Rheology and Pipe-Loop Testing, Melbourne, Victoria, Australia
ATC Williams has a proud tradition of engineering innovation and is constantly developing new test procedures to meet the ever growing demands of the mining industry. Of particular interest is the rheology and pipe-loop testing for slurry transport and the predicting of tailings behaviours. As global specialists in mine tailings management we realise that finding optimum design in tailings transport and storage facilities is vital.
Hydraulic transportation of wet tailings (slurry) from the processing plant to Tailings Storage Facilities (TSF) is currently the most common type of material handling undertaken at most mine sites worldwide. Robustness and reliability of such systems requires extensive materials testing to better understand the system requirements, including equipment selection, and the performance and operation of the system.
Rheo: “The branch of physics that deals with the deformation and flow of matter, especially the non-Newtonian flow of liquids and the plastic flow of solids.”
Logy: “Denoting a subject of study or interest.”
Rheology and Pipe-Loop Testing
Tailings characteristics, material rheology and flow behaviour are of critical importance for the design of slurry transport systems. These characteristics are unique for each tailings slurry. Hence, when designing a slurry transport system (open channel or pressurised pipe and pumping system) it is recommended that suitable testing be undertaken in order to design a site specific optimised transport system which is cost effective and which provides hassle free operation for the life of the project.
ATC Williams offer a full
range of testing services in regards to hydraulic slurry transportation
including rotational rheology and pipe-loop testing. The appropriate testing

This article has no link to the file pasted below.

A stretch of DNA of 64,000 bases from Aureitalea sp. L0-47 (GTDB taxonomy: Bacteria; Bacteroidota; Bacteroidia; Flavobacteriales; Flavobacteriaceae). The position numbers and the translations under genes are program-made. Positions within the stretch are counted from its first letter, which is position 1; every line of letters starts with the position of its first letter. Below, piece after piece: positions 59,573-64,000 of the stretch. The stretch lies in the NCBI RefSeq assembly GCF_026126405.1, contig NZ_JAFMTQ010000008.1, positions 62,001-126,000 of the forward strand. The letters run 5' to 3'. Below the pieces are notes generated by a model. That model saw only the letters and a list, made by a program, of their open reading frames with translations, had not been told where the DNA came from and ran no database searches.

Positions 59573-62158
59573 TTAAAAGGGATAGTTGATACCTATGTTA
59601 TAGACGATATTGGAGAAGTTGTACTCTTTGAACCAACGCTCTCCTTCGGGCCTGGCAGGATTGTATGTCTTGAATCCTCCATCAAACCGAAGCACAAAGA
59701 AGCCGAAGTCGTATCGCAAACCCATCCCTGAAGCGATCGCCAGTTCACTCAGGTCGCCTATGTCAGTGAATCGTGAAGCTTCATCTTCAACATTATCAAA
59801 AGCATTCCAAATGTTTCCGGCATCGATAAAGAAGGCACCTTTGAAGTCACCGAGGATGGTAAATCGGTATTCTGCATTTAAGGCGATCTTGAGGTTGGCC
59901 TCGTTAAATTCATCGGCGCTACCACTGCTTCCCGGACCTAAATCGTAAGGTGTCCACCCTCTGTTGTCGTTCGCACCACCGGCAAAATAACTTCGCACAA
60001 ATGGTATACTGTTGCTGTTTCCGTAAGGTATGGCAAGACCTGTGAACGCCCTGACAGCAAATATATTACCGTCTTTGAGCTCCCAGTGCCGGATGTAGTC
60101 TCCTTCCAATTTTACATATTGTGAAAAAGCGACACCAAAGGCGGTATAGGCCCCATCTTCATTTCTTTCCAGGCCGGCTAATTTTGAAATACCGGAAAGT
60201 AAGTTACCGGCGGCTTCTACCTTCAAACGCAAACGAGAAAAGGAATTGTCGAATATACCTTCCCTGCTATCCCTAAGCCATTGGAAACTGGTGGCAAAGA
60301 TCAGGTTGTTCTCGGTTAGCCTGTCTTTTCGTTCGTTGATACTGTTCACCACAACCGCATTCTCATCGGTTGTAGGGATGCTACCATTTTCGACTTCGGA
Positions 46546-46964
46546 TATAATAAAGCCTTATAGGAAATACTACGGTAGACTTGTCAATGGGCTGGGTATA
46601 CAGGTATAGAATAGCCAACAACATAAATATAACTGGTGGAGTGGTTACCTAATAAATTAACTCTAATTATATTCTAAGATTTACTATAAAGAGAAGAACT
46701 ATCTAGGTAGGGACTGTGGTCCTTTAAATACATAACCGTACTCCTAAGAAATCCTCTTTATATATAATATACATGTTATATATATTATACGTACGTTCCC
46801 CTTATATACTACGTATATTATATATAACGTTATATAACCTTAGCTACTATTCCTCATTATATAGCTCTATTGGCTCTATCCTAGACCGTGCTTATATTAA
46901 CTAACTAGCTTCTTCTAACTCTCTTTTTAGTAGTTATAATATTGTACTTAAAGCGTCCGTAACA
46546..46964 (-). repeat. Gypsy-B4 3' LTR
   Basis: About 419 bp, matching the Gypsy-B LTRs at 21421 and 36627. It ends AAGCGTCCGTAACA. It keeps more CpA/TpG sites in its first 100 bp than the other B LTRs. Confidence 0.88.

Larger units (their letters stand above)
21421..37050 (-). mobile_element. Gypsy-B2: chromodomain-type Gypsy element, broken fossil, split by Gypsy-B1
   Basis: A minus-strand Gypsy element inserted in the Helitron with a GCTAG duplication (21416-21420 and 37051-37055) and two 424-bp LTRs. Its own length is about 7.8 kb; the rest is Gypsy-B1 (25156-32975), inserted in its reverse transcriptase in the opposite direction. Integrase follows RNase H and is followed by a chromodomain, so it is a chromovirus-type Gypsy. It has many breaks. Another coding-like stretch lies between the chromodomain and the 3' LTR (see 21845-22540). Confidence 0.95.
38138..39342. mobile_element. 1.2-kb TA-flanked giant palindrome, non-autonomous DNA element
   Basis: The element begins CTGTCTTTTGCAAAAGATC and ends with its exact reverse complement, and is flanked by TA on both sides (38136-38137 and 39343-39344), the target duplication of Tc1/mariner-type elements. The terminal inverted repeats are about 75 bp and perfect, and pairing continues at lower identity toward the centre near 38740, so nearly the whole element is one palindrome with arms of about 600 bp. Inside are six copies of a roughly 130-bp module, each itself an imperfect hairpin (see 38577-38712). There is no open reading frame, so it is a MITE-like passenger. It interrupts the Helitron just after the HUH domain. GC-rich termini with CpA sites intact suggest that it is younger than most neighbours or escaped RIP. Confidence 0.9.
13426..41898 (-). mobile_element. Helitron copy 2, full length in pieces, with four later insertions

approach for each tailings sample is decided depending on the type of slurry,
range of solids concentration, particle size distribution and the purpose of
Our pipe-loop test arrangement consists of three different size pipes (each 6m in length). The pipe-loop is fitted with six pressure transducers to record the pressure drop along the pipes. The flow and density measurement of slurry is obtained by a Coriolis meter and the head loss data from the pipe-loop testing is used to determine the rheology of the slurry.
Results from a standard rotary rheometer are interpreted to provide additional data to further assist in slurry transport system design and in understanding the behaviour of deposited tailings and the developing beach within the TSF. The typical findings expected from the rheological and pipe-loop investigations are as follows:
- Material rheological models
- Accurate head loss prediction
- Estimation of deposition velocity
- Minimum transport velocity prediction
- Settling slurry rheology
The utilisation of the pipe-loop facility and rotational viscometer has assisted our engineers in better understanding the behaviour of tailings slurry in transport by pump and pipeline or open channel systems. It has also provided valuable information with regards to deposition of tailings in the TSF and beach development. The laboratory test results are factored into our designs to facilitate the best possible outcomes.